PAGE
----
Trump-Biden: what now?

Joe Biden and Donald Trump once again displayed their radical differences, on the night of Tuesday to Wednesday, the evening of a hotly contested presidential election. The Democrat, first to speak, called for the counting of all votes, while expressing his optimism. The Republican, speaking from the White House, proclaimed himself the winner of the election and denounced the fraud of which he claims without proof that his opponents were guilty. While millions of votes have not yet been counted, Donald Trump demanded: "We want the voting operations to stop!"

The president's remarks widely rejected. Democrats and Joe Biden's entourage did not give in after Donald Trump's dubious victory proclamation. In a statement, echoed among others by the "Washington Post", the campaign manager of the former vice-president, Jen O'Malley Dillon, described the presidential accusations as "outrageous, unprecedented, false". It is, she says, "a not even disguised attempt to deprive American citizens of their democratic rights." “The counting will not stop (...) before each vote is counted. Because that's what our laws demand (...), ”she wrote. Conservatives and Republicans are not left out: “Stop. Really stop. The votes will be counted and you will lose or you will win. And America will accept it. Patience is a virtue, ”tweeted Adam Kinzinger, elected Republican in the House of Representatives. Chris Christie, the former governor of New Jersey who helped prepare for the debates with the president, said on ABC: "I disagree with what he did." Ultra-conservative Rick Santorum, on CNN, said he found the president's comments “very disturbing”.

Trump wants to "go to the Supreme Court", but what for? The president announced Wednesday his intention to make the high court the arbiter of the election. He had already sketched out this possibility before the election, congratulating himself that Judge Amy Coney Barrett, appointed and confirmed in an expeditious manner after the death of progressive Ruth Bader Ginsburg, gave the court a conservative super majority. At this stage, however, nothing justifies entering the nine "wise men": the votes are not even counted in full. Even in 2000, in the much criticized Bush v. Gore, the Supreme Court did not intervene until much later in the process, to stop the appeals and the new accounts in progress.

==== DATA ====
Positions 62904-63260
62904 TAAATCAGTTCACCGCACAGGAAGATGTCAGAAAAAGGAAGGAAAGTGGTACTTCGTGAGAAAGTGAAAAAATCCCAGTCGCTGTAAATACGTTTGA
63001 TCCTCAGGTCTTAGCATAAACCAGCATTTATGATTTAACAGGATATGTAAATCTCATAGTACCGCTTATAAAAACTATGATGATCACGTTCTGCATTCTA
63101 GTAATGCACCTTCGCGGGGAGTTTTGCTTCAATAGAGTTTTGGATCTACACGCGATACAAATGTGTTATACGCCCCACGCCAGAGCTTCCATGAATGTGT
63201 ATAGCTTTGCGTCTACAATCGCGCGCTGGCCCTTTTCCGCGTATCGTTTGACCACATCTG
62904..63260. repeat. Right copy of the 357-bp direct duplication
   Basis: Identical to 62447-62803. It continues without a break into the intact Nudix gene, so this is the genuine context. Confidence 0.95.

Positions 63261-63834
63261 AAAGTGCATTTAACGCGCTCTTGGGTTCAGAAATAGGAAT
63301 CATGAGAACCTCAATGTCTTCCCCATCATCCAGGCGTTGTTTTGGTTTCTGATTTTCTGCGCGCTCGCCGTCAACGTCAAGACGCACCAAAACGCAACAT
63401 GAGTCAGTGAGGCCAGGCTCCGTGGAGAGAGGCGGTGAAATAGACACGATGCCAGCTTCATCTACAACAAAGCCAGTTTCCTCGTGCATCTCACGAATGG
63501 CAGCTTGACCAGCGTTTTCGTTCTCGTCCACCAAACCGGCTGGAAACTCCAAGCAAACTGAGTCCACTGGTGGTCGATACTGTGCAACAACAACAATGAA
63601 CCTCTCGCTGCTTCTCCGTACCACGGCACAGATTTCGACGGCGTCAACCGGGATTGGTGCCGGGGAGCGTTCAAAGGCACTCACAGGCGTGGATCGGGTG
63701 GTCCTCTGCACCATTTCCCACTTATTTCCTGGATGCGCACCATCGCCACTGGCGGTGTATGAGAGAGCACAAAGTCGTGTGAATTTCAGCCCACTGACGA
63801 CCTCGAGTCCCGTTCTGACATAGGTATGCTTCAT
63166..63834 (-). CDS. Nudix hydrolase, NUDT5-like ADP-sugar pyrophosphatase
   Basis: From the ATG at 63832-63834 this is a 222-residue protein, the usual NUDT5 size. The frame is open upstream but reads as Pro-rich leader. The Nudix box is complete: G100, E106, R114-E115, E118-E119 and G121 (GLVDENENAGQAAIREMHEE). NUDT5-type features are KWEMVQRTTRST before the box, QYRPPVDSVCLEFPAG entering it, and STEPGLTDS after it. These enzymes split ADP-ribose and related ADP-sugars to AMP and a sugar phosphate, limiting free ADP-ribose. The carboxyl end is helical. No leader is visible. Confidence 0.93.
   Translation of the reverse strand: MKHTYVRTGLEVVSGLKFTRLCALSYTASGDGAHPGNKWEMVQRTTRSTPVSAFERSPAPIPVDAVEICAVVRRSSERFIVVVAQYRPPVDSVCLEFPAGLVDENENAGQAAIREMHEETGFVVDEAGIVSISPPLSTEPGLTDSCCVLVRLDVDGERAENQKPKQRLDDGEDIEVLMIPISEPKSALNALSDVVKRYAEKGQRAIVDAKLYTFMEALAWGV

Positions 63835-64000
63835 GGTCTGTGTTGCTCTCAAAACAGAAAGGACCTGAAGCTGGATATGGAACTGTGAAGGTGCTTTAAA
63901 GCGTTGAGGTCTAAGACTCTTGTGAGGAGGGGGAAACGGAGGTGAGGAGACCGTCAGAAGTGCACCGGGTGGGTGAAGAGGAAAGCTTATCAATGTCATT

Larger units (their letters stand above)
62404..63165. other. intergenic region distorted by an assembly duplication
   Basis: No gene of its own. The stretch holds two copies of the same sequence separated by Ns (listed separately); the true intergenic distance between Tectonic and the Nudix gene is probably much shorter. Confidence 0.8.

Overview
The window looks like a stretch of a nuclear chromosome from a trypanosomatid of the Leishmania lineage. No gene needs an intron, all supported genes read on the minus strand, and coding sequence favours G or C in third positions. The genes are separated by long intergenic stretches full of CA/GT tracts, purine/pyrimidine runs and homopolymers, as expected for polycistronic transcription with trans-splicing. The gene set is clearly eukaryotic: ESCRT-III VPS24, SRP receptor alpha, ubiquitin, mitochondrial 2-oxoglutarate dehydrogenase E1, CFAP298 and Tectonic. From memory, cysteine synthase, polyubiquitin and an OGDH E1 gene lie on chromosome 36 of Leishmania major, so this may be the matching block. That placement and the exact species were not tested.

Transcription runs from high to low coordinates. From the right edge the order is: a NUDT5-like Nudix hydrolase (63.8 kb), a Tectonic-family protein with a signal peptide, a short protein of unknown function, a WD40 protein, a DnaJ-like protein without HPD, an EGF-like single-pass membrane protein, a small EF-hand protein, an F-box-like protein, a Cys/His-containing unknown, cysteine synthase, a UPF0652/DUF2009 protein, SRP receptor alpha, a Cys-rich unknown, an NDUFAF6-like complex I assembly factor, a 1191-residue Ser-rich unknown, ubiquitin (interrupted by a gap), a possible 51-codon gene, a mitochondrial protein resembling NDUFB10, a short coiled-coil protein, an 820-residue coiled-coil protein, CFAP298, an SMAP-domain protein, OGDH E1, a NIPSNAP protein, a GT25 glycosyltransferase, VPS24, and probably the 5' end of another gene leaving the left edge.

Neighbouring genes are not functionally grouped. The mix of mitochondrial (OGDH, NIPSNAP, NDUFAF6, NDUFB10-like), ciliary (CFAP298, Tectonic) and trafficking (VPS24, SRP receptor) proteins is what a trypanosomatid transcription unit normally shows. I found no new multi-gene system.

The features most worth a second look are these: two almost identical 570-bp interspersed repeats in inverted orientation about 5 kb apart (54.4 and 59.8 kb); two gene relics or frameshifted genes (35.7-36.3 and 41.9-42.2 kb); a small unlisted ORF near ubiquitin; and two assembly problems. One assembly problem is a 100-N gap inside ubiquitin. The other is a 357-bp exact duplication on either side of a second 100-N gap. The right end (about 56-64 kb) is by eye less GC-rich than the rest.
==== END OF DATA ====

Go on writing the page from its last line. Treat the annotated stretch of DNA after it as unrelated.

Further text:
Millions of votes pending

Wisconsin, Michigan and Pennsylvania are long overdue. Donald Trump's victories in Florida and Biden's likely victory in Arizona narrow the range of possibilities for both candidates. Georgia, a Republican stronghold, could fall into Biden's purse, allowing him to do without one of the three key states which will make the election: Wisconsin, Michigan and Pennsylvania. The authorities of these states, controlled by Republicans, refused that the count of the early votes can be done before the closing of the polling stations. A large quantity of bulletins therefore remained to be analyzed on Wednesday morning. Thus, several large cities in Wisconsin had not counted advance ballots at the time of writing this article. In Pennsylvania, where Trump has a 677,000-vote lead, 1.9 million ballots remained to be counted. In Michigan, according to figures from the "New York Times", the situation is similar: Trump has more than 220,000 votes in advance ... but 1.4 million ballots were not counted.

Joe Biden on course to win a majority of votes, but ... Tuesday morning, Joe Biden's lead in votes over Donald Trump at the national level seemed to be increasing (more than 2.2 million votes). But the American electoral system being particular, it is quite possible that Trump will find himself in the situation of 2016: clearly winning the presidential election with a large majority of large voters, but a minority of votes.

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